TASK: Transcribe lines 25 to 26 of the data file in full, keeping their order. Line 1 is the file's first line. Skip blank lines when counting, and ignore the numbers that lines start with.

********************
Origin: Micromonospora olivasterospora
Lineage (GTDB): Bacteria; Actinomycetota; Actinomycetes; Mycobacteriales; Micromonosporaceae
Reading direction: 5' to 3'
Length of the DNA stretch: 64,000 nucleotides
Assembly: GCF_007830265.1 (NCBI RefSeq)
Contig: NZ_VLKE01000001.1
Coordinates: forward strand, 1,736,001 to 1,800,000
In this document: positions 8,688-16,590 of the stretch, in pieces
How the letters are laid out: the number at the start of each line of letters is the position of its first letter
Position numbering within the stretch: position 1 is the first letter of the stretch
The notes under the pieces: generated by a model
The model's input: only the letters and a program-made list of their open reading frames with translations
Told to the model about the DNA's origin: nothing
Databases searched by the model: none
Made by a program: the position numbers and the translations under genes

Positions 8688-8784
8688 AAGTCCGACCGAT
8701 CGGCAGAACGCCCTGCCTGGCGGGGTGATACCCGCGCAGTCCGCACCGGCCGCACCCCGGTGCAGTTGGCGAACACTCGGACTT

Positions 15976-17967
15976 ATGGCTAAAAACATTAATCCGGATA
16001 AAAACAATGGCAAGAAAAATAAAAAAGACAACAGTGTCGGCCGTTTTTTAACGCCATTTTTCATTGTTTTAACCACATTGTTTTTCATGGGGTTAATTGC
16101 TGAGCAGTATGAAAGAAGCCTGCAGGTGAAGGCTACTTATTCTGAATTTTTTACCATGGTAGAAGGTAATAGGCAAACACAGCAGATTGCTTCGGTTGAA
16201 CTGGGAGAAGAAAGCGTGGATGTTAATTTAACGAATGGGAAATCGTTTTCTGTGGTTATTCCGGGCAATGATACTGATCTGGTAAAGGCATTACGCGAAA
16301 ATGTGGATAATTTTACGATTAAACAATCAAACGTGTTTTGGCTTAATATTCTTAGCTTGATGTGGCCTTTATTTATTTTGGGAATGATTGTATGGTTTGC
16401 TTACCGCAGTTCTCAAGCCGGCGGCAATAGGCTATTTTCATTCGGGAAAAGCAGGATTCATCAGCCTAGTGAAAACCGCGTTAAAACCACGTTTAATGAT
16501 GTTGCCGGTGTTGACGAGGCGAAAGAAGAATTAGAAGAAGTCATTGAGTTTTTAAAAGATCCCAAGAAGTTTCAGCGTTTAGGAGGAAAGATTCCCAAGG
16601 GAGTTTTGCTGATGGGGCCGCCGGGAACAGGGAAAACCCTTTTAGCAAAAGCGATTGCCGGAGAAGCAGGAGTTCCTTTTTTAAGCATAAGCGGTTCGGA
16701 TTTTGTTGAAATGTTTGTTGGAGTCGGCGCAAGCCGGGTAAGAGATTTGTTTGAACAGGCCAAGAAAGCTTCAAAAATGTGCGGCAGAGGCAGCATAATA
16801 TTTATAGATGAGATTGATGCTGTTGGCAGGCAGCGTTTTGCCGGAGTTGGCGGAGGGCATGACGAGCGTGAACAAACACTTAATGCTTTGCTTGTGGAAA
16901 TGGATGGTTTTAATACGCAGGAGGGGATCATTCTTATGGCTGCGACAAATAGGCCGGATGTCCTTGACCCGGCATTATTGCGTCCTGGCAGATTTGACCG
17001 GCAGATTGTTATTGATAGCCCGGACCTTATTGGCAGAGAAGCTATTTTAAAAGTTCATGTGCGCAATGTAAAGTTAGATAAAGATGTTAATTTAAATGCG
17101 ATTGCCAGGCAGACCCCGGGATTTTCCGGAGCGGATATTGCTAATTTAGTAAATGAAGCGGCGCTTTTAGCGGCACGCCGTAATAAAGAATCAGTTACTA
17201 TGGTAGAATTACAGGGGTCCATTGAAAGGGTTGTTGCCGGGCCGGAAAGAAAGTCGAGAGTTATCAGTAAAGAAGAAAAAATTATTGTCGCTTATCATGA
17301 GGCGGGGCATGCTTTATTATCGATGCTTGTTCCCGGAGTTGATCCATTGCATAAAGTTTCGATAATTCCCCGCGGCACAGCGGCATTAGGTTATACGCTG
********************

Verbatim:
16401 TTACCGCAGTTCTCAAGCCGGCGGCAATAGGCTATTTTCATTCGGGAAAAGCAGGATTCATCAGCCTAGTGAAAACCGCGTTAAAACCACGTTTAATGAT
16501 GTTGCCGGTGTTGACGAGGCGAAAGAAGAATTAGAAGAAGTCATTGAGTTTTTAAAAGATCCCAAGAAGTTTCAGCGTTTAGGAGGAAAGATTCCCAAGG